“We wanted to have neon, but neon is expensive and fragile,” she continues. Instead, they replicated its ambient glow using a system of custom LED tubes — “which are nice,” adds Stam, “because they’re bigger and less fragile than standard neon.” To further captivate the museum’s visitors, they programmed the tiered clusters of lights to slowly pulsate throughout the day, creating the uncanny effect that they “live” in the space. They also took a similar approach in the museum’s entranceway, where a smaller version of the grand chandelier acts as “a little teaser.”

The former gentlemen’s club turned bistro, Museum Arnhem is replete with warm wood, rich tones and a mix of materials that beautifully counter and complement the building’s architecture.
The former gentlemen’s club turned bistro is replete with warm wood, rich tones and a mix of materials that beautifully counter and complement the building’s architecture.

For the final touch, an homage to the museum’s otherworldly collection, Studio Modijefsky designed a ripstop nylon lantern based on the exact proportions of the reception desk, which it now hangs directly above. The boxy, translucent pendant floats like a spectral beacon, glowing above its mirror-image, Stam says, “almost like a ghost.”

Nanoleaf Lighting colourful rainbow rod lighting

Ten years ago, a trio of University of Toronto engineering grads dropped what was considered to be the most energy-efficient lightbulb of all time on Kickstarter. The crowd went wild: backers pledged over $250,000 toward the project, and Nanoleaf’s groundbreaking LED technology has been a mainstay ever since — you’ve likely seen the touch- and sound-activated systems backdropping a famous YouTuber, DJ or maybe even your spin instructor. Since its days as a scrappy start-up briefly based out of a factory in Shenzhen, China, the company — which was co-founded by Gimmy Chu, Christian Yan and Tom Rodinger — has gone global, establishing a head-quarters in Toronto in 2015, a European main office in Paris in 2018, and outposts in Hong Kong and the Philippines. And it has continued its mission to make lights that do more than turn on and off, pushing the intuitive capabilities with each new model.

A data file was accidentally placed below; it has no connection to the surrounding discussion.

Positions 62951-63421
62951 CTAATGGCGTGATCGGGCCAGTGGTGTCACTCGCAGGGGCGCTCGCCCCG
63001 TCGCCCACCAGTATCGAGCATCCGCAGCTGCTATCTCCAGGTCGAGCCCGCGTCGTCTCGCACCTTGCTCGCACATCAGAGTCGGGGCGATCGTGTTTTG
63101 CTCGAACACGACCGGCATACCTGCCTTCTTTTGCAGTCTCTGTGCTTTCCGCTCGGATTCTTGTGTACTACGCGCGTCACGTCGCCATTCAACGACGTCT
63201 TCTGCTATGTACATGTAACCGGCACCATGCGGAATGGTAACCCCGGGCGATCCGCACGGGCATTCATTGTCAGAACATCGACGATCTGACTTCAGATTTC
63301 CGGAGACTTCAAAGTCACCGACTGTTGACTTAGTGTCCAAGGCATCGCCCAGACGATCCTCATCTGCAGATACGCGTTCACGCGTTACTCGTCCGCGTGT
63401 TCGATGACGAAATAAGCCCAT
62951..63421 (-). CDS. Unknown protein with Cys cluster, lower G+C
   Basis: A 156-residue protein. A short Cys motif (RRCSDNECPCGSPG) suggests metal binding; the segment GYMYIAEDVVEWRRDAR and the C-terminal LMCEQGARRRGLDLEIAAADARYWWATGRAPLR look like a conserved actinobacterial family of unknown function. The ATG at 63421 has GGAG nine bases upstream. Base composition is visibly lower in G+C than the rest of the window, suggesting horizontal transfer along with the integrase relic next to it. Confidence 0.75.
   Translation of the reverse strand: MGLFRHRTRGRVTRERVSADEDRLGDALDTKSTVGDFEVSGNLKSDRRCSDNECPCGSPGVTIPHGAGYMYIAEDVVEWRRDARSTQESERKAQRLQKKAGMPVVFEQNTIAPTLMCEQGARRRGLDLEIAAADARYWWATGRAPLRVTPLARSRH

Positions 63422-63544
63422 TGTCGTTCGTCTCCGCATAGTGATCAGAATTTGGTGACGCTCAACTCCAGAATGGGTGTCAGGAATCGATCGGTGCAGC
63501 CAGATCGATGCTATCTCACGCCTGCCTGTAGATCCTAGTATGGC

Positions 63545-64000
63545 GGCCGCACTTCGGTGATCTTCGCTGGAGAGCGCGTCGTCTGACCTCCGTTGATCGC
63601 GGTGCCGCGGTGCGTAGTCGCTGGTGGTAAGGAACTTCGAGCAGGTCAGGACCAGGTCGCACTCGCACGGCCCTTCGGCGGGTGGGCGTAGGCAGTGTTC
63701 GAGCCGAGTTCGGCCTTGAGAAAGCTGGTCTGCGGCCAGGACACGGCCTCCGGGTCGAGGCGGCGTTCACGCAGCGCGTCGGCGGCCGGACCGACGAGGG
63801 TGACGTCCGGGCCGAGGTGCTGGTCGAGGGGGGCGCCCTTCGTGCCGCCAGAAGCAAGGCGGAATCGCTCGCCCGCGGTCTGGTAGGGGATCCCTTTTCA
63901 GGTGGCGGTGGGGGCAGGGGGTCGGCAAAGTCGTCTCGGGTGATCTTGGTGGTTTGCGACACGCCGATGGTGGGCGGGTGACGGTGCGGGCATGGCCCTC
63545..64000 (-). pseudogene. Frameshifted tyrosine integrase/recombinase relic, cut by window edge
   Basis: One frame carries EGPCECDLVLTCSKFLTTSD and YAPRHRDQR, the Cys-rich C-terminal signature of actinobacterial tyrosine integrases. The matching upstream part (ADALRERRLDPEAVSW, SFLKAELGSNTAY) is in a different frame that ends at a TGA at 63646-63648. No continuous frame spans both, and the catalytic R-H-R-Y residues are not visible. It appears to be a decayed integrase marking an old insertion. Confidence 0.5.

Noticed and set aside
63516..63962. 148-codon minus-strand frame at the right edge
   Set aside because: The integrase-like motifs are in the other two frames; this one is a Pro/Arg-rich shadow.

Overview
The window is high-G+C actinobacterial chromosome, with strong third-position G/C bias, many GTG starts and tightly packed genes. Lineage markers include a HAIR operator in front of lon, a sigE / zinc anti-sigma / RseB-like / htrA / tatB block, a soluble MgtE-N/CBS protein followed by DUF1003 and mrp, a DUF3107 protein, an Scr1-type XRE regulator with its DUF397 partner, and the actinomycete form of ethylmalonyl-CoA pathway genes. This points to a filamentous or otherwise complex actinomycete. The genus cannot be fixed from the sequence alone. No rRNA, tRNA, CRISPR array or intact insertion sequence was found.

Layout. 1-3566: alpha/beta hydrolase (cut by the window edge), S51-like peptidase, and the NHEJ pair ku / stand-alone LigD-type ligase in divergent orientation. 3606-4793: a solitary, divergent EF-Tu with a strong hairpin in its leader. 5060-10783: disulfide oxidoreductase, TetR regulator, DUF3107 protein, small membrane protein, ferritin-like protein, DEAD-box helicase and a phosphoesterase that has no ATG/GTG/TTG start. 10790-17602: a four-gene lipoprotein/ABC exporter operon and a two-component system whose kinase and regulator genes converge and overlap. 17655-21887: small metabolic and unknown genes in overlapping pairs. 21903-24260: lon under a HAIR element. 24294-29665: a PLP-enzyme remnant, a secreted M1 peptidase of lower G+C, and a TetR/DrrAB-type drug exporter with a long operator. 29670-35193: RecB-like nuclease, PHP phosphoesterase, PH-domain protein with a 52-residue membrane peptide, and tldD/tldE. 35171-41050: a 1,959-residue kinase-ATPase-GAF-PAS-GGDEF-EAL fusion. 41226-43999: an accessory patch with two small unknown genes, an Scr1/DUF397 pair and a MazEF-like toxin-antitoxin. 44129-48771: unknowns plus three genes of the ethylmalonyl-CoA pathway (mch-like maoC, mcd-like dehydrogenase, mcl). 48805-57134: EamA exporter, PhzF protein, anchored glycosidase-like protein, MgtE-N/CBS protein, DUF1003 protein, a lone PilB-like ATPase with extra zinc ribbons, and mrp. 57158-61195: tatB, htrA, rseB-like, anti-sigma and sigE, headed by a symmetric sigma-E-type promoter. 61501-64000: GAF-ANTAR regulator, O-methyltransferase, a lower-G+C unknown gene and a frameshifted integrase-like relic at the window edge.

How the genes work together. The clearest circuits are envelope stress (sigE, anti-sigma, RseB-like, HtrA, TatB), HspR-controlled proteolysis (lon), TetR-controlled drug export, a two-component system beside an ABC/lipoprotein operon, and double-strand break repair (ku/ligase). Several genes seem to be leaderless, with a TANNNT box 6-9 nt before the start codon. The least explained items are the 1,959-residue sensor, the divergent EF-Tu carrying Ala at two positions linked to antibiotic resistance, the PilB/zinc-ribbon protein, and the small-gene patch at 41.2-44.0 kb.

Nanoleaf Founders Gimmy Chu, Christian Yan and Tom Rodinger

In 2014, Chu found himself admiring the aurora borealis from an airplane window. It was an “Aha!” moment. “Why does light need to be restricted to a light bulb?” he asked himself. That out-of-bulb thinking led to the production of a series of modular, ultra-lightweight panels in unexpected shapes — triangles, hexagons and straight lines — that are simple to mount and configure in endless mix-and- match patterns. These fully integrated models might seem a world apart from the earliest versions (which featured origami-folded LED bulbs, circuit boards and hubs) but they are actually natural evolutions. Along the way, Nanoleaf also added smart home connection and fine-tuned controls into the mix, allowing users to adjust brightness, temperature and colour through touch and voice commands. And the more panels used, the more immersive the experience, which is part of the charm. “We’re inspired to model our products after natural light and the feeling of joy that comes from it,” Chu says.

Nanoleaf geometric rod lighting white light
The newest collection, Lines features back-lit colour-changing LED bars that can be used to create linear layouts, abstract patterns or signature shapes.